Purpose of Workplace Investigations
The purpose of workplace investigations is for an employer to gather relevant evidence regarding the employee’s alleged misconduct and determine whether the misconduct warrants a disciplinary or an adverse action (e.g., termination or significant suspension) within the requirements established by law, policy, or regulation or with respect to the employer’s own liability.
Occasionally, these types of investigations can lead to a potential criminal investigation. Depending on whether the employer is federal, Virginia or involves a private employer, a supervisor or other designated investigator may be asked to conduct an investigation regarding the facts at issue. Employees may then be asked to provide verbal or written responses to questions regarding the alleged misconduct.
Hiring an Investigator
Once a workplace investigation is required, the next step is for the employer to identify who will conduct the investigation as the investigator. Government employers generally have their own investigators (e.g. Inspector General) and merely assign one or two investigators to a case to evaluate the conduct of employees. However, in the private sector (which covers the vast majority of employees) an investigator must be hired to conduct the investigation. This task is often completed by hiring a law firm and designating an attorney to conduct the administrative investigation. Many law firms conduct these types of investigations. Our firm typically represents employees that are under investigation and where the employer seeks to question them in conjunction with an investigation.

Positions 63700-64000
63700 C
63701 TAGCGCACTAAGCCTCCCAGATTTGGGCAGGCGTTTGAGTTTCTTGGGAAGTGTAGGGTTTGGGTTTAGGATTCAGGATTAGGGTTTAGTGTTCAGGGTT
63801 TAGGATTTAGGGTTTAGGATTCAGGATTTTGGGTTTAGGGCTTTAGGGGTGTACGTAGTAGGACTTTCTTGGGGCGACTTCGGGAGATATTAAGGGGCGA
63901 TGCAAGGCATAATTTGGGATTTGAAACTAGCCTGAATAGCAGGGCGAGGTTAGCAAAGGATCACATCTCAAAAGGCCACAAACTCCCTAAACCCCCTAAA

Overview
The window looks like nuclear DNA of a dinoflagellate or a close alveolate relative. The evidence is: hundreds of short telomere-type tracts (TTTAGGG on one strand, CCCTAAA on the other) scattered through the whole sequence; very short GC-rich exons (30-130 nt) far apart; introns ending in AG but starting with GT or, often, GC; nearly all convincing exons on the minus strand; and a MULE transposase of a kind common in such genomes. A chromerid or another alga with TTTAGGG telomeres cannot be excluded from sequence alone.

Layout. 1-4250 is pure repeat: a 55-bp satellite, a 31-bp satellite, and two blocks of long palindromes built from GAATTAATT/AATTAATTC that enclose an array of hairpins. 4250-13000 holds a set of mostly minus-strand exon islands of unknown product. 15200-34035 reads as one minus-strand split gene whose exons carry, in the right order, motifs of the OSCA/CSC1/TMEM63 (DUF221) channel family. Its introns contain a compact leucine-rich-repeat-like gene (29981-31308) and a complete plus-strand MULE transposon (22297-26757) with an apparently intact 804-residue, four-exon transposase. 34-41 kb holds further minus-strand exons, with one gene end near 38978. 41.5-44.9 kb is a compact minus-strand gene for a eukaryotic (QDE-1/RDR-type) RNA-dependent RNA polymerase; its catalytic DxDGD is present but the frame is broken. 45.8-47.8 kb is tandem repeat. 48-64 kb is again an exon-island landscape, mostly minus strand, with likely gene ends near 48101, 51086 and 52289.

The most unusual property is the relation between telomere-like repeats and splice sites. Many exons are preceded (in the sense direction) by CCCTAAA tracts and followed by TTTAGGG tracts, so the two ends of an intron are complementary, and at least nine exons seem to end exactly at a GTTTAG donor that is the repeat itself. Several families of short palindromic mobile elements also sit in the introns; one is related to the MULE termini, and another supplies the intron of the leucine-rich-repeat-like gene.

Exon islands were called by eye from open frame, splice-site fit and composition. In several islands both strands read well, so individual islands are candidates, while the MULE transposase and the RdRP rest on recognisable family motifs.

Employee Duties to Cooperate
During an investigation, an investigator (i.e. the law firm) will be hired to conduct a workplace investigation. They will review documents (e.g. complaints, emails, documents) related to the investigation and/or interview witnesses, depending on the breadth of the investigation. Employees, depending on their particular employer, may have a duty to fully cooperate with an assigned investigator or can decline to participate in the investigation unless they are ordered to do so.
For example, federal employees may decline to participate in an administrative investigation if it is voluntary. Refusing to cooperate with an investigation or providing false statements or answers during an investigation can be grounds for disciplinary action. Providing false statements, if made to a federal or other law enforcement investigator, can also subject an employee to potential criminal penalties. For private sector employees in Virginia, not cooperating in an employment investigation can lead to disciplinary action or termination in some cases.
Employer Risks in Not Conducting Investigations
Internal or administrative investigations can also involve risks for the employer. If claims are made by employees, inadequate workplace investigations may raise questions regarding the accuracy of the results or whether the employee was treated fairly. In addition, the employer may not like what the investigation uncovers and will have an obligation to resolve or address issues, such as a systemic problem or legal impropriety. Additionally, as mentioned above, if an investigation is not undertaken an employer can be potentially liable for their negligence of complicity in not addressing the workplace issues.
Consider Legal Advice if Serious
Prior to providing information to an employer, depending on the severity of the issues under investigation, it can be important for an employee to discuss with an attorney the issues associated with the information being sought by the employer and the employee’s role in the matter being investigated. An attorney familiar with administrative or internal investigations can provide legal advice to assist an employee in preparation for responding to questions about his or her actions in the matter being investigated. In addition, an attorney, in many circumstances, can often accompany the employee during any investigative interviews.